Beyond Kübler-Ross: New Perspectives on Death, Dying, and Grief

Note: Purchase the  companion book here.
Sign up for the self-study study (DVD and online course available). See board approvals here. This program is approved for three (2.5) hours of continuing education.


Panelists | Learning objectives  | Segment summaries
Companion Book |

 

Donate to HFAAvailable as a self-study course on DVD and online, this program explores the most current theoretical perspectives on death, dying, and grief, emphasizing areas where understandings of dying, death, and grief have been challenged and developed since the 1969 publication of Kübler-Ross’ epochal work, On Death and Dying.  The presentation emphasizes the practice implications of these new perspectives and would be useful to a range of professionals who counsel persons who are dying or bereaved, including psychologists, counselors, clergy, social workers, nurses, physicians and other health care workers, as well as educators, teachers and school-based personnel.  In addition, it would benefit individuals who offer education on loss, grief, dying or death.

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Expert Panelists

  • dokaKenneth J. Doka, PhD, MDiv, Professor of Gerontology at the Graduate School of the College of New Rochelle



  • schachterSherry R. Schachter, PhD, FT, RN, Director Bereavement Services at Calvary Hospital/Hospice



  • larsonDale G. Larson, PhD, Professor of Counseling Psychology at Santa Clara University



  • clarkElizabeth J. Clark, PhD, ACSW, MPH, Executive Director of the National Association of Social Workers



  • bonannoGeorge Bonanno, PhD, Professor at Columbia University and author of "The Other Side of Sadness: What the New Science of Bereavement Tells us about Life After Loss."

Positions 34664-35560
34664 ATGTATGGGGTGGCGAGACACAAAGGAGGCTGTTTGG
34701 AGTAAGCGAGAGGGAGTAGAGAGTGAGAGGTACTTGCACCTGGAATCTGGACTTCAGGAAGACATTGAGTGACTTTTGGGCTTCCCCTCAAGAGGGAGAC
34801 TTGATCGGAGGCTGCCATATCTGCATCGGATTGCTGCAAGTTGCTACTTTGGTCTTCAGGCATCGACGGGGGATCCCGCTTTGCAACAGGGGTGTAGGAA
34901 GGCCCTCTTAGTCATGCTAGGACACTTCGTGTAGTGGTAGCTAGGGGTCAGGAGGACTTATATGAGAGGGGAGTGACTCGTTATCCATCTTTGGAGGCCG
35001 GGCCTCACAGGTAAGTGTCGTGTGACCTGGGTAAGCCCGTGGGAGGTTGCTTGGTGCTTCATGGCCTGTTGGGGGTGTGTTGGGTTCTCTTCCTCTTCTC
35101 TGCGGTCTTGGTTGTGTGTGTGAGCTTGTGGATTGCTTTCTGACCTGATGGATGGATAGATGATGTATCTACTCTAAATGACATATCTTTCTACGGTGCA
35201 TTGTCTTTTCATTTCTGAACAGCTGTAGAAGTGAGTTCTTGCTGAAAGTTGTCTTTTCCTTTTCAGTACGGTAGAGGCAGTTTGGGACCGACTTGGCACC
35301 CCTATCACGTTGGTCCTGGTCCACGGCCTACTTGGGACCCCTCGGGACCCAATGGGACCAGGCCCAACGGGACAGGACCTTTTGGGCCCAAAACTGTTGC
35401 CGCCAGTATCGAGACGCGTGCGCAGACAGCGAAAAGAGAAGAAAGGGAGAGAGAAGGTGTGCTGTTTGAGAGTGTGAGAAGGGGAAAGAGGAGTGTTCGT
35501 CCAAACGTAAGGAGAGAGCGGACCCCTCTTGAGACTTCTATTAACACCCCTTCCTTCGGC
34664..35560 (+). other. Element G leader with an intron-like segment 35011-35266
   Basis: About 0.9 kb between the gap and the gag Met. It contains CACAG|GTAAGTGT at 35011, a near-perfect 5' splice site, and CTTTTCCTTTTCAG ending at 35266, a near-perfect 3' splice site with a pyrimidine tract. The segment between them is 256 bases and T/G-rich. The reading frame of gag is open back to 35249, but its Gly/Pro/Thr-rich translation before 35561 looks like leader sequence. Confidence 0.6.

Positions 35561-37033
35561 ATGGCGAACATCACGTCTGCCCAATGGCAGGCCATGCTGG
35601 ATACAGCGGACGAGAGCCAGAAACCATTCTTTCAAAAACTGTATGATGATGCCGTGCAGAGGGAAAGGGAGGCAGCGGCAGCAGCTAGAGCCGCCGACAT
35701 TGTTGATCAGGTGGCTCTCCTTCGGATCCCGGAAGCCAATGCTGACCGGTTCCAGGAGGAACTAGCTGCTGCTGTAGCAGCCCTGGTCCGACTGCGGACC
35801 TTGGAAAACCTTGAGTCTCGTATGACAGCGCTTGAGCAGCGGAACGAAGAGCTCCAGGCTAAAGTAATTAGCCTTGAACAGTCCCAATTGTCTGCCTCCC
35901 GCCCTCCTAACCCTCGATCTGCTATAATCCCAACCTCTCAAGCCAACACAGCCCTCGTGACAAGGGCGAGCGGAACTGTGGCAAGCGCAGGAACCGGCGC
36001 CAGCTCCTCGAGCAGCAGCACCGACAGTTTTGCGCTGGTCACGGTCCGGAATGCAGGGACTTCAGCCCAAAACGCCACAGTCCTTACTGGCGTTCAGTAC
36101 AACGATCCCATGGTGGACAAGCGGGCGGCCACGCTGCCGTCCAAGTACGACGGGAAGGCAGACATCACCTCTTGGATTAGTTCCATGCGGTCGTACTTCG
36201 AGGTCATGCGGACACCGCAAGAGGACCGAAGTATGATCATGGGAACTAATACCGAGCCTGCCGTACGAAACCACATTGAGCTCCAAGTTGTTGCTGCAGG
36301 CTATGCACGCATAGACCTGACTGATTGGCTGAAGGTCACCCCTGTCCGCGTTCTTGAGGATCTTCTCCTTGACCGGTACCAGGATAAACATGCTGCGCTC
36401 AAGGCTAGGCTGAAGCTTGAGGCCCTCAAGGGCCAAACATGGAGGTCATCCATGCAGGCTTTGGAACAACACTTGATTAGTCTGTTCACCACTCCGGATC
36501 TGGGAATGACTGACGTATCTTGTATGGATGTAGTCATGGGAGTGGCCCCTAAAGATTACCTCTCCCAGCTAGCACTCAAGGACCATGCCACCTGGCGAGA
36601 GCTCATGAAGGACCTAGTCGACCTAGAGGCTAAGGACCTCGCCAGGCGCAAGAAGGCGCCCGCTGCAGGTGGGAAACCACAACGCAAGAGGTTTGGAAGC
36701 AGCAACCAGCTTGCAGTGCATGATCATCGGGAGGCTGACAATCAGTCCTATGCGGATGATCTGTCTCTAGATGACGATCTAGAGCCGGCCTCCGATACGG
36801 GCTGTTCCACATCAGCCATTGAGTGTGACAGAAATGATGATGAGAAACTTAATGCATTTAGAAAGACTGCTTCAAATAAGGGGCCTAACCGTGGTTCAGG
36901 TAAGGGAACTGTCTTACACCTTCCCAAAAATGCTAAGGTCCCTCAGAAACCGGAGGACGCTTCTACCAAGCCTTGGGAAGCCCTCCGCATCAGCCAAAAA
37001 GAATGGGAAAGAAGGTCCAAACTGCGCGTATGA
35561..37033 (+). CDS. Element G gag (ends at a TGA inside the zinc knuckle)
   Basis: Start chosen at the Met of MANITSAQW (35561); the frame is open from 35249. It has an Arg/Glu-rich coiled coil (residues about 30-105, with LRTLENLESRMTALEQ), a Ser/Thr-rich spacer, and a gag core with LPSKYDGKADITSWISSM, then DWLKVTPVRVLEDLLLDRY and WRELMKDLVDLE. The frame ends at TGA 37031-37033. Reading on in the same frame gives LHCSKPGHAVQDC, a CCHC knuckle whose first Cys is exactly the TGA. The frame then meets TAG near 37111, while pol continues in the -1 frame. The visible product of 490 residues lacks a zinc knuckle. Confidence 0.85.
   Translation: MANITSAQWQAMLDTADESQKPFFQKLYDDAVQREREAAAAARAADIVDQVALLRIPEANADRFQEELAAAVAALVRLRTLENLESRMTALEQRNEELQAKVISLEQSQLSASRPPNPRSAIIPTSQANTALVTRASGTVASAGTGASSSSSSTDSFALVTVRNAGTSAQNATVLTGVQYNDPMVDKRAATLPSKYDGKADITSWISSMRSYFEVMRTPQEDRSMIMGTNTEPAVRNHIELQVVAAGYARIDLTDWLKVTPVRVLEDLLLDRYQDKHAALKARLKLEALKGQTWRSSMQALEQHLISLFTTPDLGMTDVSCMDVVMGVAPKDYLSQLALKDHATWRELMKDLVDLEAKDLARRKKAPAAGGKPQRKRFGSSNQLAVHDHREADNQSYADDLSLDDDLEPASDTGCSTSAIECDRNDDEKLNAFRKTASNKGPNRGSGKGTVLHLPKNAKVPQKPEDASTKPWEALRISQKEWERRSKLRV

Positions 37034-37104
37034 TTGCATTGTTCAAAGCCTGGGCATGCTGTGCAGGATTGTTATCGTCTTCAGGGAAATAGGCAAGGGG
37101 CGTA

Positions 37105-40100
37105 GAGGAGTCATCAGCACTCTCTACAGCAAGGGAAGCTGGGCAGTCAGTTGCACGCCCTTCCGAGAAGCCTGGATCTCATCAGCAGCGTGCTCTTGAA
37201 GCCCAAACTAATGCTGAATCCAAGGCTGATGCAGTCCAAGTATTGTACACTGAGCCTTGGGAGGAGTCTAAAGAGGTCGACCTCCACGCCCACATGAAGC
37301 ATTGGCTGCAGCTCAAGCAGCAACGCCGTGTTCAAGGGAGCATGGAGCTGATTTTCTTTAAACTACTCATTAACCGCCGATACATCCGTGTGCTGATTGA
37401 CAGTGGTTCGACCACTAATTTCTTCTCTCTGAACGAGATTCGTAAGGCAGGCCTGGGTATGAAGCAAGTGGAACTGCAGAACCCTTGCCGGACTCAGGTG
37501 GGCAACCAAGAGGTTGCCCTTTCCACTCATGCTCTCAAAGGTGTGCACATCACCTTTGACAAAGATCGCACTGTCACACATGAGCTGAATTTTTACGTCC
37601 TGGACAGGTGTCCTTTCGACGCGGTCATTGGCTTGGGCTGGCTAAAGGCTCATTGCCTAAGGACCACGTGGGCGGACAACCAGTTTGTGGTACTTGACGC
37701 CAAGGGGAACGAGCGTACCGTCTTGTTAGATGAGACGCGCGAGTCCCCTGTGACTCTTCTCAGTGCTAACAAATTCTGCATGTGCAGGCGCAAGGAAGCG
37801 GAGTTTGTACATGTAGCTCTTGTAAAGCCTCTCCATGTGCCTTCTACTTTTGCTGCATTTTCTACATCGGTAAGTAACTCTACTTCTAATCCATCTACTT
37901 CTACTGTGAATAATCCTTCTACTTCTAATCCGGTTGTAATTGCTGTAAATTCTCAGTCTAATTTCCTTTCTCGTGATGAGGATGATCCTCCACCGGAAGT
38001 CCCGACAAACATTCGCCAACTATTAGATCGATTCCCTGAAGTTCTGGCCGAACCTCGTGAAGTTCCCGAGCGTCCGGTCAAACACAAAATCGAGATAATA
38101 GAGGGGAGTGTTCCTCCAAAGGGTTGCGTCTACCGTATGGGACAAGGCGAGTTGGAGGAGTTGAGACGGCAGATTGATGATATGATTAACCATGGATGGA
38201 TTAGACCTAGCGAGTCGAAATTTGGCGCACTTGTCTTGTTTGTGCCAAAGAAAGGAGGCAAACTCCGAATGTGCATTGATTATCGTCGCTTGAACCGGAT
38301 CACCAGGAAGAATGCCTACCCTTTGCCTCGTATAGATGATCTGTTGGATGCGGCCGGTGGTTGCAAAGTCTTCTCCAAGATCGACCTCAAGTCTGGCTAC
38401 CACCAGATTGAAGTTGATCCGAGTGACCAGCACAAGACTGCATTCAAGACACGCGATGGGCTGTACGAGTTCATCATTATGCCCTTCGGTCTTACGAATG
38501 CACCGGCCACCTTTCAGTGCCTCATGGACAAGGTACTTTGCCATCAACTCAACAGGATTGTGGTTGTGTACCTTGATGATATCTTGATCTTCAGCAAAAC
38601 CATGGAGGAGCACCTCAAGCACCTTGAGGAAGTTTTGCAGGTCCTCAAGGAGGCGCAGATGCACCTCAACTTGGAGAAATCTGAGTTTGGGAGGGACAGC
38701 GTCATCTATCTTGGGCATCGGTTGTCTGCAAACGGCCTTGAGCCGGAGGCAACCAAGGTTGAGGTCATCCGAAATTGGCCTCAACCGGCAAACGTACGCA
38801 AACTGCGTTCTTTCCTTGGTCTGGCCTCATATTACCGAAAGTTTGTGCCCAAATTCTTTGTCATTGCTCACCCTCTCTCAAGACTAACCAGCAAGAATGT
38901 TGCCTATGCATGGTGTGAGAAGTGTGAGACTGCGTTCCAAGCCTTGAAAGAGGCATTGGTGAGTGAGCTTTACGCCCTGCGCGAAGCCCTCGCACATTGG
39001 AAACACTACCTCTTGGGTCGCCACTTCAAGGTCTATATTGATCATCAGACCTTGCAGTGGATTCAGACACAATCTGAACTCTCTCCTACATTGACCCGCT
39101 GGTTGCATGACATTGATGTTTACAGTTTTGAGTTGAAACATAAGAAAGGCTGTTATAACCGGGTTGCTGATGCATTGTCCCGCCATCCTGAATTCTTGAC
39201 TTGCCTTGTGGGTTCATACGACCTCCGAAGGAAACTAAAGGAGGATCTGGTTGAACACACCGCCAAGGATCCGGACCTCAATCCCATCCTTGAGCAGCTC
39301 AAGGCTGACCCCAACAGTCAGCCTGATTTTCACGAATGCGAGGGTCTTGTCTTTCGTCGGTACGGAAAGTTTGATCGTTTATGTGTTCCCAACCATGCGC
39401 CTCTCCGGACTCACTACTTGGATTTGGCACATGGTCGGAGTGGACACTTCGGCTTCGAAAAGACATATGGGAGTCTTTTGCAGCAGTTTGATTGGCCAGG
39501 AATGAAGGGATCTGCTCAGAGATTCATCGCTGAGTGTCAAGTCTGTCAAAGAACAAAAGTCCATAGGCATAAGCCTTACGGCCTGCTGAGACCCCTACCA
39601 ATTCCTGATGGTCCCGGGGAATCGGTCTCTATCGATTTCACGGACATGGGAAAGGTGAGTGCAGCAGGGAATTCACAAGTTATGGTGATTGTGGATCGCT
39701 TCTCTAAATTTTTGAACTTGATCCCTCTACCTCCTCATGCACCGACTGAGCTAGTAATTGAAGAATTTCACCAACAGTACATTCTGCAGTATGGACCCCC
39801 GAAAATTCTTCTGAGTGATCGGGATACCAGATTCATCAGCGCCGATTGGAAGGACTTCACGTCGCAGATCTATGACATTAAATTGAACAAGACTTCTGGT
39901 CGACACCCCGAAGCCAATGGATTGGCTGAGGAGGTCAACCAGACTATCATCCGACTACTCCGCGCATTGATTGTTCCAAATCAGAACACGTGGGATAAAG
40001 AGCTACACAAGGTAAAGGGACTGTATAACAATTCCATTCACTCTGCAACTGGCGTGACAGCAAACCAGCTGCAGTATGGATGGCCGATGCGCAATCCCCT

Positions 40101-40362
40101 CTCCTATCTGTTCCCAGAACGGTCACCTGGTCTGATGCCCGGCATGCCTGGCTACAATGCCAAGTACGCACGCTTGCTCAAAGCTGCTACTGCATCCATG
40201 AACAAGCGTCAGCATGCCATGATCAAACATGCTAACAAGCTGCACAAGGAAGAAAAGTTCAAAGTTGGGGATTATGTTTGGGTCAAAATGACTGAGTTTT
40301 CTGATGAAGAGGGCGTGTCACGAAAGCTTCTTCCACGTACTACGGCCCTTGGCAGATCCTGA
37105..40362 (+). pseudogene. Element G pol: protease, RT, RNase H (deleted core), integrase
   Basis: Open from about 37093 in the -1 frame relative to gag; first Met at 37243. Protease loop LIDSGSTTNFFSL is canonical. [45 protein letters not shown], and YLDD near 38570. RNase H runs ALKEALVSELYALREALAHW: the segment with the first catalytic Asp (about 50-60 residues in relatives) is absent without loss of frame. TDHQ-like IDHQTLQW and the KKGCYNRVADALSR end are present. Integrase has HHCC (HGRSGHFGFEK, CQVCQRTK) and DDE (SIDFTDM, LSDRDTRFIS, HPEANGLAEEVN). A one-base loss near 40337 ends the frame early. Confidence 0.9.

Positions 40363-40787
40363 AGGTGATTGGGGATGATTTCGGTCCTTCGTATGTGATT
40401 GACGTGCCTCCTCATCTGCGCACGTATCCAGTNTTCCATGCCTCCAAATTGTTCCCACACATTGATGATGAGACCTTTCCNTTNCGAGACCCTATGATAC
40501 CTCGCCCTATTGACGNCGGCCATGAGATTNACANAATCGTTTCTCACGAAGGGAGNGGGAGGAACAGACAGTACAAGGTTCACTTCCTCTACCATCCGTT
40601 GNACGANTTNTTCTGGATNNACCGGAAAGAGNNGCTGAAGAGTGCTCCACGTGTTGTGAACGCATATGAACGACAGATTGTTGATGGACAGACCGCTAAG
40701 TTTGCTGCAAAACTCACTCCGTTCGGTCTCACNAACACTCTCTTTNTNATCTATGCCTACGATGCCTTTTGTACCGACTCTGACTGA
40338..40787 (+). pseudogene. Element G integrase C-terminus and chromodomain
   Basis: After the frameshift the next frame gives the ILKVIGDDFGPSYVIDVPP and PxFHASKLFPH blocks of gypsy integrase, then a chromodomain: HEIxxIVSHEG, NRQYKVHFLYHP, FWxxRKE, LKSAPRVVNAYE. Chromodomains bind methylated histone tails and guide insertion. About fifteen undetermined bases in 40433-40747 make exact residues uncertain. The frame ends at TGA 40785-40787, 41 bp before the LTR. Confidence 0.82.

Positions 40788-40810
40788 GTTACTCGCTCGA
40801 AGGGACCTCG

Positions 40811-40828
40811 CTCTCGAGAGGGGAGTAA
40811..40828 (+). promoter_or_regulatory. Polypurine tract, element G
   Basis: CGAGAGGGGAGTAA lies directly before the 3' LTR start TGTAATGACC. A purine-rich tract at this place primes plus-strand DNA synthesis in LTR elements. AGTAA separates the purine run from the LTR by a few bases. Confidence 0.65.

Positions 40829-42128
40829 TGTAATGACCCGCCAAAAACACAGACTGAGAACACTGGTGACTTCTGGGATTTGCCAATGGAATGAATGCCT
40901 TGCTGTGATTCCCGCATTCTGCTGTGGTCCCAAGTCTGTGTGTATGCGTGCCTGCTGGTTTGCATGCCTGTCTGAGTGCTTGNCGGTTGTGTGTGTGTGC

• thomasonSteven L. Thomason, MD, MDiv, Chief Medical Officer at Circle of Life Hospice of Northwest Arkansas


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Learning Objectives

At the conclusion of this program, participants will be able to:

  1. Discuss the role, value, and limitations of stages theories in the understanding of the dying process;
  2. Describe two task models of the dying process;
  3. Define anticipatory grief and trace the evolution of the concept;
  4. Describe the process of grief, noting grief manifestations and factors that influence the grieving process;
  5. Discuss six challenges to current understandings of grief;
  6. Name three factors that have increased cultural diversity in the U.S. and discuss the effects of cultural diversity on grief theory and practice;
  7. Describe contemporary research on grief interventions.

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Segments

Read the complete segment summaries here. Segment summaries:

Part I: The Dying Process (Approximately 60 minutes)
Part II: New Perspectives on Grief (Approximately 60 minutes)

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Target Audience

Clergy, counselors, nurses, nursing home administrators, social workers, case managers, psychologists, physicians, funeral directors, marriage and family therapists, caregivers, and those working with death, dying, grief or bereavement. Program is useful for all levels of education - entry level, intermediate or advanced.

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Looking for resources from a past HFA Teleconference? Visit the Professional Resources section.

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